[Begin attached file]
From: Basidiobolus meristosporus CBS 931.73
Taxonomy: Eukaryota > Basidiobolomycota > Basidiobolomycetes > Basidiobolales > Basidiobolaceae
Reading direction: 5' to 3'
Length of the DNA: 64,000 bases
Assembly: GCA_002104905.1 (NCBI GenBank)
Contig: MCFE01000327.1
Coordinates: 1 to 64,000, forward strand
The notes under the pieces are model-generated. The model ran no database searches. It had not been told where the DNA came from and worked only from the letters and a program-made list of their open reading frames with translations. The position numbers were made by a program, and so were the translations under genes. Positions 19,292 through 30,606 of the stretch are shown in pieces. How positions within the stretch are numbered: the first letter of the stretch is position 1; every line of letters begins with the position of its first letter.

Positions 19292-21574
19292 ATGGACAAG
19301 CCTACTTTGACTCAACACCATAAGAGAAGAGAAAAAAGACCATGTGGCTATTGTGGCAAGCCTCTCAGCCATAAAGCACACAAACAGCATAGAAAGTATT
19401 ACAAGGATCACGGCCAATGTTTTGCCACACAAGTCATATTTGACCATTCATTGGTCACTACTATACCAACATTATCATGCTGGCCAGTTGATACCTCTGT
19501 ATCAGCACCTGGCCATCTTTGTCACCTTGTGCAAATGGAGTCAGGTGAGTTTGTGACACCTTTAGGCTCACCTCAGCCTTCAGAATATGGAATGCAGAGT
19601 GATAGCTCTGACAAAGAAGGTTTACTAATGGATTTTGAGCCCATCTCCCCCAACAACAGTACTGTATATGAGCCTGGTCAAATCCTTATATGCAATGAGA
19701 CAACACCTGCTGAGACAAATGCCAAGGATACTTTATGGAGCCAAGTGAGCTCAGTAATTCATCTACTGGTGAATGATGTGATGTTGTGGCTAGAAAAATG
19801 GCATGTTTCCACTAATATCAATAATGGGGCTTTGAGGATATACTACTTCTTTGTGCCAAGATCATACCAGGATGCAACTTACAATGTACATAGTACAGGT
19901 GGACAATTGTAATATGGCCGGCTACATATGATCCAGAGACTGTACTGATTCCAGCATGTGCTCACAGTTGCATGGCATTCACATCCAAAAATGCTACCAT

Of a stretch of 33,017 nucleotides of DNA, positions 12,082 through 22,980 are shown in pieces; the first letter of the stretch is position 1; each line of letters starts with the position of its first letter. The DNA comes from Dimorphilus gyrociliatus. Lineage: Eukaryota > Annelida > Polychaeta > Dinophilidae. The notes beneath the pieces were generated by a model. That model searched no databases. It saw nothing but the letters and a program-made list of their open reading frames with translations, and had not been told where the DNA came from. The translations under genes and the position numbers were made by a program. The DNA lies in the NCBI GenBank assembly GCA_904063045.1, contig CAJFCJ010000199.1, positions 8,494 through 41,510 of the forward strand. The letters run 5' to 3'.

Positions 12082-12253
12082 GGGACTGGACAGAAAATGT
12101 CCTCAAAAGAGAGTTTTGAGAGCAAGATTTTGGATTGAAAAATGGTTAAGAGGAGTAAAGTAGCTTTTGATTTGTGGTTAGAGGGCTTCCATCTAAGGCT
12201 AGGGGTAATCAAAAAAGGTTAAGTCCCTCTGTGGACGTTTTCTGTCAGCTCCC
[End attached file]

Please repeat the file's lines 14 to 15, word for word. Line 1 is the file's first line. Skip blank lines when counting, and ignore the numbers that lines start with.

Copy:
19601 GATAGCTCTGACAAAGAAGGTTTACTAATGGATTTTGAGCCCATCTCCCCCAACAACAGTACTGTATATGAGCCTGGTCAAATCCTTATATGCAATGAGA
19701 CAACACCTGCTGAGACAAATGCCAAGGATACTTTATGGAGCCAAGTGAGCTCAGTAATTCATCTACTGGTGAATGATGTGATGTTGTGGCTAGAAAAATG